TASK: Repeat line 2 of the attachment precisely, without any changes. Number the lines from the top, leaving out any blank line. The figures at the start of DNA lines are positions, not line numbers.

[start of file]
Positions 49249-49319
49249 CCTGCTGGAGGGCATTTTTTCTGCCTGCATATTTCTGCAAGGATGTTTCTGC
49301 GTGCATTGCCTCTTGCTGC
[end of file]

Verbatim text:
49249 CCTGCTGGAGGGCATTTTTTCTGCCTGCATATTTCTGCAAGGATGTTTCTGC